Monday, September 22, 2008

Two Years

It was two years ago today that we lost Arthur... I was going through Flickr and found the worst picture of my kids and dog that was ever taken.

Worst Photo Ever

As it happened, it was also Arthur's last photo. It didn't seem like such a bad photo after he died. So I dug up the blog that I wrote when it happened and I'm posting it again today... because it sucks to lose a pet.


September 22, 2006

After what happened to Arthur, I just don't have the heart to be an asshole today. This morning Blythe tied a rope around her little stuffed dog's neck and pulled it around the living room saying, "Come on doggie, come on." I've got a headache that won't go away and I feel like I'm going to be sick at any moment. So, instead of wallowing in other people's failings in art, I'm going to talk about a couple good books.

What You Know First
By Patricia MacLachlin
This is a story about a young girl whose family is forced to leave the family farm and how she comes to terms with leaving the only things that are familiar to her. It was written by Patty MacLachlin, author of Sarah, Plain and Tall and illustrated by my friend Barry.

What you know first stays with you, my Papa says.
But just in case I forget
I will take a twig of the cottonwood tree
I will take a little bag of prairie dirt
I cannot take the sky

Big Fish
Daniel Wallace
The book on which the movie was based. It's a cliche, but the book is so much better than the movie. A story about a man who begins to understand who his father was by reconciling the tall tales his father told against the reality of his life.

On one of our last car trips, near the end of my father's life as a man, we stopped by a river, and we took a walk to its banks, where we sat in the shade of an old oak tree.

After a couple of minutes my father took off his shoes and his socks and placed his feet in the clear-running water, and he looked at them there. Then he closed his eyes and smiled. I hadn't seen him smile like that in a while.

Suddenly he took a deep breath and said, "This reminds me."

And then he stopped, and thought some more. Things came slow for him then if they ever came at all, and I guessed he was thinking of some joke to tell, because he always had some joke to tell. Or he might tell me a story that would celebrate his adventurous and heroic life. And I wondered, What does this remind him of? Does it remind him of the duck in the hardware store? The horse in the bar? The boy who was knee-high to a grasshopper? Did it remind him of the dinosaur egg he found one day, then lost, or the country he once ruled for the better part of a week?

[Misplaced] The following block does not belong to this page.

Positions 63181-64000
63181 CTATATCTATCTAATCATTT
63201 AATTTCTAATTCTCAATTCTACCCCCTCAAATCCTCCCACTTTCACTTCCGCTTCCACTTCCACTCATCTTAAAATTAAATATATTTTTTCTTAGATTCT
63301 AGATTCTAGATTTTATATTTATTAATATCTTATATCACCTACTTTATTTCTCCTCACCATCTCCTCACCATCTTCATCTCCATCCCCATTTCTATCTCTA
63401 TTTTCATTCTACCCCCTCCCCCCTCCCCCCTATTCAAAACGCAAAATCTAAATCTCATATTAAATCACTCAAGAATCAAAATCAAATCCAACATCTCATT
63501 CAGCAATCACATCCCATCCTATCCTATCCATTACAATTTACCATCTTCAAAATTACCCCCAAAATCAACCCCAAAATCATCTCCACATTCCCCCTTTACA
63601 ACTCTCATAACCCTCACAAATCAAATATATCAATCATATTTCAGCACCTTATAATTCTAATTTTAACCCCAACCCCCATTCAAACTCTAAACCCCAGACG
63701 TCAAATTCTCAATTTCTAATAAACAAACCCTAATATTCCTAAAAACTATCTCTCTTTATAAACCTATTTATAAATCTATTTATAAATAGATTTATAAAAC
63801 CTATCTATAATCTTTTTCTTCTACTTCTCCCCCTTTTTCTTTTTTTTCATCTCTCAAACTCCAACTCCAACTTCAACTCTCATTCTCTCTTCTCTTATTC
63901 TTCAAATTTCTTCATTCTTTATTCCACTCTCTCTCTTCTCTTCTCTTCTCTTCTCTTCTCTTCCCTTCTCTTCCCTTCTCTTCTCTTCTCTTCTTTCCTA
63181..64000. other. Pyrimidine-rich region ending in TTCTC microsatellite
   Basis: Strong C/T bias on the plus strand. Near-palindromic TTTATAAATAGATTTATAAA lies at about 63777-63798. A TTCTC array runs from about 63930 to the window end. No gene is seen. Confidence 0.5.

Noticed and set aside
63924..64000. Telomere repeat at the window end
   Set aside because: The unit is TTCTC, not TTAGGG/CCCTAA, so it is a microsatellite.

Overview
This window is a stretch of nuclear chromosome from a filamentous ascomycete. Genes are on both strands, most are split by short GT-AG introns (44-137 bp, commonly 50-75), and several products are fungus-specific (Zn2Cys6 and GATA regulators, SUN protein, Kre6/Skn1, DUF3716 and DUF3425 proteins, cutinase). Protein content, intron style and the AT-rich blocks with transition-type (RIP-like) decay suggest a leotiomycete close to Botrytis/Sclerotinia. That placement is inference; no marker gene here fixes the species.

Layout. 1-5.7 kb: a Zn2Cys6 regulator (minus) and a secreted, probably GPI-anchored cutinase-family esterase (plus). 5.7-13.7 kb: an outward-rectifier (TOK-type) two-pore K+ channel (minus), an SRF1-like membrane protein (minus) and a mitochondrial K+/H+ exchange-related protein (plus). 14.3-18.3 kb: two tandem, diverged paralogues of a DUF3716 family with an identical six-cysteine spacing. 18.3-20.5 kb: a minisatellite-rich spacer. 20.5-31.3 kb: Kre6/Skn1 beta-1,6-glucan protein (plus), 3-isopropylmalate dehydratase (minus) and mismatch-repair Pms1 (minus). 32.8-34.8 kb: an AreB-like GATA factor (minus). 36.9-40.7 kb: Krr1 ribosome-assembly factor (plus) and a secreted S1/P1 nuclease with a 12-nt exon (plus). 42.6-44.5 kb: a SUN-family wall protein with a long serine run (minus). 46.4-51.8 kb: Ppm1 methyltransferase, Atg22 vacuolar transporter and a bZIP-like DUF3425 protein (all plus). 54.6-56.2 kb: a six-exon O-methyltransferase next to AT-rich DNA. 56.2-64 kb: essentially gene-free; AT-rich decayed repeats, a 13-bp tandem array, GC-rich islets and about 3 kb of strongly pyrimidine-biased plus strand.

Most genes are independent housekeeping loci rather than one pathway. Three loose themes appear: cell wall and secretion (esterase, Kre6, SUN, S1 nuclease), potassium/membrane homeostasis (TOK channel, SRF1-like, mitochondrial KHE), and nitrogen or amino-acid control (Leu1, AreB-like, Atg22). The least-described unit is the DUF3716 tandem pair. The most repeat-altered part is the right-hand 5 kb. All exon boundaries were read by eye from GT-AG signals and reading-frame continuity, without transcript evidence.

"This reminds me," he said, "of when I was a boy."

I looked down at this old man, my old man with his old white feet in this clear-running stream, these moments among the very last in his life, and I thought of him suddenly, and simply, as a boy, a child, a youth, with his whole life ahead of him, much as mine was ahead of me. I'd never done that before. And these images - the now and then of my father - converged, and at that moment he turned into a weird creature, wild, concurrently young and old, dying and newborn.
My father became a myth.

Thurber's Dogs
By James Thurber
This book contains one of my favorite dog stories, Snapshot of a Dog. I remember reading it in my literature book back in 4th grade and it was the genesis of my love of James Thurber.


I want to thank everyone who has expressed their sympathies. It's funny, the night before Arthur died, Fletch and I were sitting on the couch talking about our cat that we had to put to sleep last year.

"I miss Caitlin," he said.
"I do too. But everything dies eventually. Arthur will die someday too."
"I know. And you will too... someday."
"Yeah, but not for a long time. Ok?"
"I don't want to talk about it anymore," he said.

If I knew then what I know now, I would have slept on the floor with Arthur Thursday night. And we would have eaten great blocks of cheese, and mountains of pizza crusts and all the other things he liked. We would have waited up for the skunk and barked in the moonlight if he dared to show up again. And in the morning we would roll in the grass together as the sun came up on the last day of summer.

That's it... that's all I've got in me today. It's going to be a cold winter.

I had no way of knowing that less than a month later my father would die as well. It made my choice of that excerpt from Big Fish all the more apt.


From Arthur

1 comment:

Michael Kusek said...

so great Joe. So great.

and it does make me feel better! Thanks!